Yet I am also reminded of a wonderful quote from the mouth of a colleague of my husbands on a remote training course he once attended, who had cancer, and who said with complete lack of pathos “I don’t have time to rush”. This was in response to all those people on the weekly calls who would ask her why she wasn’t spending more time rushing about fulfilling some sort of bucket list and yet what she had to say in response became one of the most powerful things my husband ever heard spoken, and from him to me the same. Because it is so very true; just as relevant to any of us here as to her or indeed anyone else on “limited” time (though, of course, none of us know how much time we have left and we should always live that way).

However much time we have, none of us have time to charge through life as though we are on some sort of conveyor belt, never once stopping to smell those roses, to take it all in…what a waste.

Yet the wonderful paradox is, the more we slow down and pace our days, the more we hand-pick exactly what is right for us in this moment (not, out of habit, simply making the choices some earlier format of ourself might have made because we have decided that this is what we like to do). When we question what we really like, what really draws us, excites and engages us in this very moment then we are free to re-choose in every new minute of our lives, a rebirth impulse that propels us directly onto our highest timeline, towards our highest evolution…no more wasted time, no unnecessary detours or replays, just directly back home towards the wholiness of ourselves.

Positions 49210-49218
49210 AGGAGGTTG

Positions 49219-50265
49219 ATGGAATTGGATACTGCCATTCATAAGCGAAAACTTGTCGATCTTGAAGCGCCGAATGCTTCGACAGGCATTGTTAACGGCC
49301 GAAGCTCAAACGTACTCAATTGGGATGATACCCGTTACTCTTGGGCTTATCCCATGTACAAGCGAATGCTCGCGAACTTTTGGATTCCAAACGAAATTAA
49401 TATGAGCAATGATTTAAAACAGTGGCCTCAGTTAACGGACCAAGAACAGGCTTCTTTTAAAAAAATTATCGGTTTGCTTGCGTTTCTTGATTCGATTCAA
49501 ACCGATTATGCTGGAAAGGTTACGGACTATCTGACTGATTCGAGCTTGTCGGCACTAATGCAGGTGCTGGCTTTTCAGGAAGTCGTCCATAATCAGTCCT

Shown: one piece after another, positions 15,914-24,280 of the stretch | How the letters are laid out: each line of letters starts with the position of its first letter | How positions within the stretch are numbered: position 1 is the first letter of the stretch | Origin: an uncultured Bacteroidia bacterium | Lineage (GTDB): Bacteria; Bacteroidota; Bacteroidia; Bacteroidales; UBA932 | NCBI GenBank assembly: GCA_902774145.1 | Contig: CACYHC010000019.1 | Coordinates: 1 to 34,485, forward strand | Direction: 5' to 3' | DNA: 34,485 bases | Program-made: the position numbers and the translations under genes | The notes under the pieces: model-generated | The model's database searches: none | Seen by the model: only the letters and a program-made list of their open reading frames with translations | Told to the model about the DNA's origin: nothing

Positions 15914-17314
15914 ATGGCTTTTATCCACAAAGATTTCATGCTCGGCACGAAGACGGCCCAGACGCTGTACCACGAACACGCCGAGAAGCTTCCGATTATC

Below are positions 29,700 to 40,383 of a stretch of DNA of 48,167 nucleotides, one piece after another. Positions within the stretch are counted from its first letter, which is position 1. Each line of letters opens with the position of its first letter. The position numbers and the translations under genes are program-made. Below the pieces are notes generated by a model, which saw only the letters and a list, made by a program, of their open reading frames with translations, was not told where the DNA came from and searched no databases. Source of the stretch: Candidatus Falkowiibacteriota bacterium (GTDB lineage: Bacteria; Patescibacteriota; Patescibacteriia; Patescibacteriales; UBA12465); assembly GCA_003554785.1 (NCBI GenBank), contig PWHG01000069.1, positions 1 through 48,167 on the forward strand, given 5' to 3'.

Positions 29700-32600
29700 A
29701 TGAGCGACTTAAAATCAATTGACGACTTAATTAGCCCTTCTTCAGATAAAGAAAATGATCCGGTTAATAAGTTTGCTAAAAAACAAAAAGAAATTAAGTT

Posted in Books, Consciousness & evolution, History, Life choices, Literature, Menu, Personal Development, Remembering, Writing | Tagged , , , , , , , , , , , , , , , , , , , , , , , | 2 Comments

Acts of volition

If everything has to be the result of a cause and effect chain reaction then I was a lost cause many years ago. So why do many of us continue; what drives us to hope for that which a strictly causal future is unlikely to present in the linear timescales we have at hand? What do we quietly know at our core and yet choose not to say outloud for fear it would make us sound “illogical”, “delusional” or “mad”? What thing inside of each of us is so powerful we fear it in ourselves (mostly, the fact we make so little use of it…) and what we are truly capable of, or as though its not polite to regard ourselves as powerful under our own volition (as in, not because of our “position” in life, because someone else bestowed it upon us or through having loads of money)?